Following a year as a research associate at IBM Watson Laboratories and a teacher at CCNY in the evening, she became a Member of the Technical Staff at Bell Telephone Laboratories at Murray Hill, New Jersey. In September 1964 she was appointed assistant professor at the CCNY. She was promoted to associate professor in 1967, to the rank of professor in 1971, and Distinguished Professor in 1995. She served as the Executive Officer of the University wide CUNY Ph. D. Program in Physics from 1975 to 1978.
Novel Behavior of Two Dimensional Electron Systems
One of the most interesting current questions in condensed matter physics is whether the unusual behavior observed in dilute, strongly-interacting two dimensional systems of electrons (or holes) signals the presence of a metallic phase and a metal-insulator transition.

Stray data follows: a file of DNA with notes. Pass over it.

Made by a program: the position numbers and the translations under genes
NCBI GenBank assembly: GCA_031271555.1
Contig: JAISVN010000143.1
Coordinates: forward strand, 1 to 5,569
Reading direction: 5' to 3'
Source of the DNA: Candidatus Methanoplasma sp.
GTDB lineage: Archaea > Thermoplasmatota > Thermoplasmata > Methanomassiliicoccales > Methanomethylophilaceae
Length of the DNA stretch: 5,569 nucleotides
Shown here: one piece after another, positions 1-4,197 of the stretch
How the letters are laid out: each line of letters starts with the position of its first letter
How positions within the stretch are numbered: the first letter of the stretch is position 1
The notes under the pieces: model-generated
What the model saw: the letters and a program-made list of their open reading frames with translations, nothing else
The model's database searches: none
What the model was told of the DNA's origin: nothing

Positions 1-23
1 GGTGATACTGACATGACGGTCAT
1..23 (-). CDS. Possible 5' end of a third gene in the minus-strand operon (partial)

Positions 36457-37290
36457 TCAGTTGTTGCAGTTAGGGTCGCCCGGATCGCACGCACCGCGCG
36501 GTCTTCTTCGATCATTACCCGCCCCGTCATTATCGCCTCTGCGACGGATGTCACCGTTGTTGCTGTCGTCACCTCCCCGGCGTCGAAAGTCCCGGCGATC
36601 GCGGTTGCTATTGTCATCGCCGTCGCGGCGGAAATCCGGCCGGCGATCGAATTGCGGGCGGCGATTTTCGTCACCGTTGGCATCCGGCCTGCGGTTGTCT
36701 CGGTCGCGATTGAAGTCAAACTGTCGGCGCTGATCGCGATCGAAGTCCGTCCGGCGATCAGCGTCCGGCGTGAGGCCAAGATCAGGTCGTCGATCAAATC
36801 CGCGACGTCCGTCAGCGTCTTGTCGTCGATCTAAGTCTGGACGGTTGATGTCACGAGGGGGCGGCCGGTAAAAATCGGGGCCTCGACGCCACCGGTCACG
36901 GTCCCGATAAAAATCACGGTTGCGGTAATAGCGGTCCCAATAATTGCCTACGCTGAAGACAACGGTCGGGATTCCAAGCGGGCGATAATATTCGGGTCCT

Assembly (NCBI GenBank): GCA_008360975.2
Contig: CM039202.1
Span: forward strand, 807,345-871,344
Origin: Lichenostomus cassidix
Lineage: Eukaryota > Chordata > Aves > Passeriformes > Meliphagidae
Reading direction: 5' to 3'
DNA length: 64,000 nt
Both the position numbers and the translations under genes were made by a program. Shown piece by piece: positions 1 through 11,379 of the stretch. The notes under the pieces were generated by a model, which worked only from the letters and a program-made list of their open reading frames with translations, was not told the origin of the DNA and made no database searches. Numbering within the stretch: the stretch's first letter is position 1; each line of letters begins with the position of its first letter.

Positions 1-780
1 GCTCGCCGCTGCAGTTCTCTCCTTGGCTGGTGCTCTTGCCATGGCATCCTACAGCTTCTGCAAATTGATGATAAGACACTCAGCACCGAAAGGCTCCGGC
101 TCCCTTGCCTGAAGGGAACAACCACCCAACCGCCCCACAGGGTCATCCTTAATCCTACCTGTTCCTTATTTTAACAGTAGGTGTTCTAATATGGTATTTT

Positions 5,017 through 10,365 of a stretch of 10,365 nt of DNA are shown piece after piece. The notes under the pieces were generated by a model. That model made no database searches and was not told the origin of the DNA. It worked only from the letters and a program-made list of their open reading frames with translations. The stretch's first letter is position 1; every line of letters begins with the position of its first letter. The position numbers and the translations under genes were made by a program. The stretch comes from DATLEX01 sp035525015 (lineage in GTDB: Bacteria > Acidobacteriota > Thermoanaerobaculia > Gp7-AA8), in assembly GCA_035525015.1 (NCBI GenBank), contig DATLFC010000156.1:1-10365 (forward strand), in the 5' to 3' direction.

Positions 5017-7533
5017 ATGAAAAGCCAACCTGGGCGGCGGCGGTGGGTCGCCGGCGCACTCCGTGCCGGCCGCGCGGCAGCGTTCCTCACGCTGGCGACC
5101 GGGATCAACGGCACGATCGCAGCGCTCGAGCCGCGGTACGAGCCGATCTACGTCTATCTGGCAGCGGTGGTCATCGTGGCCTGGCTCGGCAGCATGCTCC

According to well established theory, two-dimensional systems of weakly interacting electrons (or holes) are expected to be insulating in zero magnetic field B=0 in the zero-temperature limit. Experiments performed in the early 1980's provided confirmation of these expectations for relatively high electron densities. The availability within the last decade of samples of unusually high mobilities have allowed access to much lower electron (hole) densities, where electron interactions are quite strong. Unexpected metallic behavior has been observed in this low-density regime: for electron densities above some critical (low) density the resistivity decreases with decreasing temperature down to the lowest accessible temperatures while exhibiting insulating behavior at lower densities. This suggests there exists a true metallic phase in 2D.
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